#1. Fly Line
Your fly line is probably one of the most important tools that you use. Most fly lines are 90 feet in length but most people including myself only use about the first 50 feet. A quick inspection of your fly line for nicks, cuts and cracks will determine if it needs to be replaced. Fly lines get dirty which can affect the way it casts and floats. Cleaning your fly line is easy to do and will prolong the life of your line. A bucket of warm soapy water and a sponge will do a very good job. After cleaning your line, applying a dressing to your fly line will help it slide through the guides easily. I prefer a dressing called Glide. I have found that it is easy to apply and helps keep the line floating high. Depending on how often you fish, determines how often you should clean your line. If you are getting out on the water every weekend then I would suggest you clean your line monthly. If you only are able to go fishing 6 days a year then once a year should be sufficient.
Check out this video from Scientific Anglers about cleaning your lines.
#2. Fly Reel
For trout fishing the reel doesn't play a huge part but needs some attention as well. It is a good idea to remove the spool and inspect the inside of your reel. Small grit and grime can get inside your reel and affect it's performance. Most trout fishing reels do not require much more than a rinse off, maybe a bit of work with a q-tip and a little bit of reel oil. You can use a can of compressed air as well to blow any small particles out of the small crevices as well. Fly reels are usually pretty basic and don't require too much maintenance, a quick visual inspection of the inside will determine what steps needed to be followed.
Another suggestion would be to examine your fly boxes. I know that I don't always dry my flies before returning them to the fly box. Or, that rainy afternoon you were out fishing soaked all your boxes? Rust on your hooks can develop. There is nothing worse than searching for that one specific pattern and finding out the fly is rusted out. Another bad scenario is using a hook that is brittle due to rust and breaks when a fish is hooked. While you have some downtime before your next fishing adventure go through your fly boxes and get rid of any rusty hooks you come across.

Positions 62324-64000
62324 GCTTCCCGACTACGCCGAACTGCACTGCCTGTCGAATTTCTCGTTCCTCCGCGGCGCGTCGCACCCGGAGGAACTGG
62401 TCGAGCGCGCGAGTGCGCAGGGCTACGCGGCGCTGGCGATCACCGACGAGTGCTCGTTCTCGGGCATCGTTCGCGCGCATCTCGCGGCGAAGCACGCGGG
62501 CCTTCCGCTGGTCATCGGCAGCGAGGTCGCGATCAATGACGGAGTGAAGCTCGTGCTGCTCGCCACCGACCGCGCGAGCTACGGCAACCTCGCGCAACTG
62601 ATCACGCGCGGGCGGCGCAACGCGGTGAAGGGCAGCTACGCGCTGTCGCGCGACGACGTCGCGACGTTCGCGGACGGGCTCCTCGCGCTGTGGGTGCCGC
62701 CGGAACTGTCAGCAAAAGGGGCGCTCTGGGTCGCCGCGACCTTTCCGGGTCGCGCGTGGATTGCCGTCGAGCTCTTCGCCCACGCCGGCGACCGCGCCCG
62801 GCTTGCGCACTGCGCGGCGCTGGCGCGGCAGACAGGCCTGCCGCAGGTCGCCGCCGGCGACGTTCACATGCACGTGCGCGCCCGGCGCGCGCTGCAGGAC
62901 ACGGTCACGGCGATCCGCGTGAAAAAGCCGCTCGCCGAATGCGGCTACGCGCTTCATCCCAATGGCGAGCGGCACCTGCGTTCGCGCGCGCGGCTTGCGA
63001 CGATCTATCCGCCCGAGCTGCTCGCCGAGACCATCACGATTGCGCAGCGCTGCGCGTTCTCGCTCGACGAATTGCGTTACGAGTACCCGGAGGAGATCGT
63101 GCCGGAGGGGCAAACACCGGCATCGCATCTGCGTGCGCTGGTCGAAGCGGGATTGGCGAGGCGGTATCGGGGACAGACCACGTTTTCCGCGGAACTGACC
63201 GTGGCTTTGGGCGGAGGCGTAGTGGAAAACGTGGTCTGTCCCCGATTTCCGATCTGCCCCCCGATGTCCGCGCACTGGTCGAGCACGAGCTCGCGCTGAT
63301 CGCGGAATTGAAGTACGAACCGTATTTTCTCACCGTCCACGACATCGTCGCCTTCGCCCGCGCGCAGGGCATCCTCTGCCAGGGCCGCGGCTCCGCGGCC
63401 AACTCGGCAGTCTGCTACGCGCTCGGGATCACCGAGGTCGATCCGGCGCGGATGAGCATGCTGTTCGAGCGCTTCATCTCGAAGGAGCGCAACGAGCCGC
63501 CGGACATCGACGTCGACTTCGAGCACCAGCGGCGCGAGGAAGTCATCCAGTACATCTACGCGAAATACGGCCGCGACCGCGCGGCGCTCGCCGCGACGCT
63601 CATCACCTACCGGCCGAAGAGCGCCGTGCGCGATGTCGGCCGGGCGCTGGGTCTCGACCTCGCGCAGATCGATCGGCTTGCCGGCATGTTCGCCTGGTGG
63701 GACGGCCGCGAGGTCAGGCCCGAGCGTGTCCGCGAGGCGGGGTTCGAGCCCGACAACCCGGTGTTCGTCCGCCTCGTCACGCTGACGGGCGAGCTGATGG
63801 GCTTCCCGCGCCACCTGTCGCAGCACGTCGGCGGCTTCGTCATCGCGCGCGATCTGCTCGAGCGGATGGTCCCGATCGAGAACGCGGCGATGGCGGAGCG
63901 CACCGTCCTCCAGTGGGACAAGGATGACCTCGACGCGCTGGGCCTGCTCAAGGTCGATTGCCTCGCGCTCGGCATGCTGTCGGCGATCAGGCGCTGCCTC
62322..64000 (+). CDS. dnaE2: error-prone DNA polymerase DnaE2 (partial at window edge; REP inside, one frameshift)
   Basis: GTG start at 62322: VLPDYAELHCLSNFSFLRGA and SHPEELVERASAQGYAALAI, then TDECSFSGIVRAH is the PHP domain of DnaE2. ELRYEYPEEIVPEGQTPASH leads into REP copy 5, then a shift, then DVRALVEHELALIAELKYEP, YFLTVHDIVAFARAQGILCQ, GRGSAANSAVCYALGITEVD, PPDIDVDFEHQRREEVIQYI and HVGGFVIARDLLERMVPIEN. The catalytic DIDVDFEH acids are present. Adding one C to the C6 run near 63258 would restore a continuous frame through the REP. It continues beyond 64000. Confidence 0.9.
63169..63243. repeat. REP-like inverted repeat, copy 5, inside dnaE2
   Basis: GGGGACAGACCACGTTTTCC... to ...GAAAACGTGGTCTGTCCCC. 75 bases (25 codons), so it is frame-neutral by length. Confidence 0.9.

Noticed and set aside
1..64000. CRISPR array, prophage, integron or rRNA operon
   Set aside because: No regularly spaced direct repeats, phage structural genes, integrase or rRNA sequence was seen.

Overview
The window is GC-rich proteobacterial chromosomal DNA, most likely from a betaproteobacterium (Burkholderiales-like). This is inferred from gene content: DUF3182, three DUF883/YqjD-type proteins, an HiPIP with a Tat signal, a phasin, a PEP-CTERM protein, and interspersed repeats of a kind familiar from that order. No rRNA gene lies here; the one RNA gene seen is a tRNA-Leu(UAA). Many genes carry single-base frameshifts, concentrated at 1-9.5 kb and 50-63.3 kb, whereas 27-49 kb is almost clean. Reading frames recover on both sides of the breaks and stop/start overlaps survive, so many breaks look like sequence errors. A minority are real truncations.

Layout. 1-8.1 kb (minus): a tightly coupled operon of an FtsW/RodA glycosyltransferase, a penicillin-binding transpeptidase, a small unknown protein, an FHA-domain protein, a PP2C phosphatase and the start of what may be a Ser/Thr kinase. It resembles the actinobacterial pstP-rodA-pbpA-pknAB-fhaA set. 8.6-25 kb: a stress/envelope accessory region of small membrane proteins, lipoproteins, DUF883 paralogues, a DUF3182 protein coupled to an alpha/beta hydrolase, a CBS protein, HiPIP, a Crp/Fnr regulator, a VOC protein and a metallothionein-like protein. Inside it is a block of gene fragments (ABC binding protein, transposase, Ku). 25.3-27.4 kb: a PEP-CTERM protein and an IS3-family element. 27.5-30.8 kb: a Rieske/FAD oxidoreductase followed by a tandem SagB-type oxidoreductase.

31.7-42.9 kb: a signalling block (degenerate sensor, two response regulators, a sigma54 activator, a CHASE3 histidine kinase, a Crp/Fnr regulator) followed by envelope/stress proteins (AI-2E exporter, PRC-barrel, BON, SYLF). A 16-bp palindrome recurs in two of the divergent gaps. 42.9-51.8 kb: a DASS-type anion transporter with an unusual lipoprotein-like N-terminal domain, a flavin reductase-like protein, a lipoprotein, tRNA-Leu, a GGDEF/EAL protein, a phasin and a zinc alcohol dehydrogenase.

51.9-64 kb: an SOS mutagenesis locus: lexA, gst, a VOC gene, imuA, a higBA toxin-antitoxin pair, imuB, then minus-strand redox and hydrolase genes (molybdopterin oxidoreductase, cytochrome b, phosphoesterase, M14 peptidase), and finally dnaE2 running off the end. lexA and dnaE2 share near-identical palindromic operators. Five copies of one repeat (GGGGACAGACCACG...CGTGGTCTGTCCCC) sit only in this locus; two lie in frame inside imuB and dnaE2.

Wader maintenance is also a fairly easy. If you know you have a leak, you can check out the article on repairing your breathable waders on the blog. Other than that I like to wash each pair just to clean them up a bit. Heavy use, and a greasy products like fly floatant can stain the outside of your waders. You might even have some unexplained odors you want to remove. Most wader companies endorse washing your waders as it can improve performance and water repellency. You will want to check your specific waders for directions but most companies suggest washing them in a washing machine with cold water and a mild powdered detergent. After washing them you can apply a DWR treatment such as Revivex spray on water repellant. You will need to activate the spray by either using a hair dryer or an iron set on low. I have even put the waders in the dryer to activate the treatment.
You can check out the reviews for Revivex on this website.
#5. Leaders and Tippets
Remember that leaders and tippets are very light sensitive and if your tippet spools have been sitting in the sun all summer they probably need to be replaced.
Most of your other equipment will not need much attention. Getting a jumpstart and tuning up you gear for your next trip to the river will insure that the only thing you will have to worry about is what the trout are biting on.